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Legislative Assembly for the ACT: 2003 Week 12 Hansard (18 November) . . Page.. 4225 ..

MS TUCKER (continuing):

mortality and, in a debate like this about public health in the ACT, we should focus very strongly on that aspect as well. If we see health in a holistic way, I would also talk about policy related to work. To a degree that is out of the hands of government, but to a degree it is not.

If we are interested in public health and the health of the ACT community in the public service, let's have a look at how we are supporting workers. What time do we allow in people's lives to be with their families or to have recreational time? How many people in our community, public servants in particular, are overworked? How many people do not have enough work and are actually in poverty? You always have to bring poverty into any discussion about health in our community. Poverty is clearly linked to health.

I have heard the minister talk today about his desire to increase the number of allied health workers, as well as nurses and doctors. Let's look at allied health workers. Let's look at the therapists that work in schools, and let's look at the question of people with a disability if we are having a discussion about public health. I have had the conversation with previous governments over the years-it is not just with this government-about the deficit in the provision of therapy services for children and young people with a disability, and the call from government has often been, "We try, but we can't employ those people in those services."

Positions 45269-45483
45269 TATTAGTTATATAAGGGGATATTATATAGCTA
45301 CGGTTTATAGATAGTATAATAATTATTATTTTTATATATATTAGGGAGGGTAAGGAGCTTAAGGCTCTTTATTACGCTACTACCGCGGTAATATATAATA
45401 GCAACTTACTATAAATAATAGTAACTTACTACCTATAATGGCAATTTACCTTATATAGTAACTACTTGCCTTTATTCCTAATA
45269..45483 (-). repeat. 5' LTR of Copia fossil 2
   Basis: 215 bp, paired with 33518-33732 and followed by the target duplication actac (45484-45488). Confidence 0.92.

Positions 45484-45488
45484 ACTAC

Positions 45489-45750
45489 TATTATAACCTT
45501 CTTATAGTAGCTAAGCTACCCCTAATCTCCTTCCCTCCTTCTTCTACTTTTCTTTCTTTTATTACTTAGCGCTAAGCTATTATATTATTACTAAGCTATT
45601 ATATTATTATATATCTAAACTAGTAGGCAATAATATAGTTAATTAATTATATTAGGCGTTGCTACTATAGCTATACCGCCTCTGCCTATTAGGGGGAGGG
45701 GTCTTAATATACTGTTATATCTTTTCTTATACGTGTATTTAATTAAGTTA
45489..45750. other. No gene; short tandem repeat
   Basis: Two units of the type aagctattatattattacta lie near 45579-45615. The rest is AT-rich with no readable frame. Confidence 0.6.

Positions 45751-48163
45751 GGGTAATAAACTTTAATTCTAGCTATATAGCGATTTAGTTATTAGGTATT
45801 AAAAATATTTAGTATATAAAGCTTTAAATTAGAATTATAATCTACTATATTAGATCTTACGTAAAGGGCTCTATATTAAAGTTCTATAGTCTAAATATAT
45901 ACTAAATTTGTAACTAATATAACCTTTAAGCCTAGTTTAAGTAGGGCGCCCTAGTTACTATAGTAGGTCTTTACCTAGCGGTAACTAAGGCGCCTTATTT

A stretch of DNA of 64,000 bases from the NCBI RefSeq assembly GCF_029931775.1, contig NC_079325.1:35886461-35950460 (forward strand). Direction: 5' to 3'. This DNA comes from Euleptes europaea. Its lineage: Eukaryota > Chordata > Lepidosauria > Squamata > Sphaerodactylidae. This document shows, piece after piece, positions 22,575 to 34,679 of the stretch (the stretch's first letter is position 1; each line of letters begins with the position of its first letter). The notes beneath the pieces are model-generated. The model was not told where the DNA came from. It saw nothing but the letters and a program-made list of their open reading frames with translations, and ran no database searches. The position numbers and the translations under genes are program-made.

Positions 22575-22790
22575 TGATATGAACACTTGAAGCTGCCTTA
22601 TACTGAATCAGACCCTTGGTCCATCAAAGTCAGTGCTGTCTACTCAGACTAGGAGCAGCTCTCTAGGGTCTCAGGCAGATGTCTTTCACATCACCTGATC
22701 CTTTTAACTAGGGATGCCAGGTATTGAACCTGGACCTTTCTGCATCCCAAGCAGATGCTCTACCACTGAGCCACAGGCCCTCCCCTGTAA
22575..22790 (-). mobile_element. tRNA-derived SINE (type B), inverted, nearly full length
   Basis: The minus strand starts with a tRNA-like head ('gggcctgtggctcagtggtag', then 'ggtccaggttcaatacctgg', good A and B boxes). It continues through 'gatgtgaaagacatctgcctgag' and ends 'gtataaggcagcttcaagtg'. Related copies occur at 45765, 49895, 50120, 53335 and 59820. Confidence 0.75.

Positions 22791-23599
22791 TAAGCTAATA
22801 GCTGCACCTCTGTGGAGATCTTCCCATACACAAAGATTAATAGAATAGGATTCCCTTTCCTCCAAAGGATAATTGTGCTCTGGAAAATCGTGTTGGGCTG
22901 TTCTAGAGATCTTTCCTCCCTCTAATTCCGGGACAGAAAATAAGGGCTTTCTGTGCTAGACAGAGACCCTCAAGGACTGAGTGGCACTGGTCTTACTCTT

It takes a deeper look at the problem to work out what the work force issues are. Is there a high turnover of staff in various areas of stress within the public service where people work in a preventative way. Family Services is another area. It is quite an inadequate response to be told by a minister, "Well, we tried, but we can't get the staff,"because you do not have to look that far. If I can find out-which I can easily, by just talking to people in the community-that there are work force issues around conditions and, if I can find out what is happening in workplaces that is very relevant to the question of turnover, then government should be able to.

Mental health is also extremely important, and I am glad Minister Corbell raised it. It is under a lot of scrutiny at the moment. The Mann-La Roche and Patterson reports have recently come out, and the Health Committee is taking an active interest in how the government responds to those reports in December. Once again, they're pretty focused-in the case of Mr Patterson's report, not entirely-on the acute end. That is important, but just as important are the support services that are available in the ACT to assist people before they end up in the psych unit or in need of acute care.

I will conclude by saying that public health in the ACT is an extremely important issue, and it is a good thing that Mr Smyth raised it. I would stress, though, that we need to focus on much more than the acute end of care in the hospital crisis, which I agree with Mr Corbell is to a large degree caused by federal government policy. Inadequate access to bulk-billing is clearly a social crisis in the ACT in terms of health, GP care, part of preventative health care and primary health care, and it has to be seen as very important in ensuring the health of people in Canberra.

MS MacDONALD (4.25): I rise today in support of the clear and rich picture of government achievement in health outlined today by Minister Simon Corbell. In the key areas-industrial relations, work force development, Commonwealth-state relations and improved health services-this government's record is strong and proud. The new

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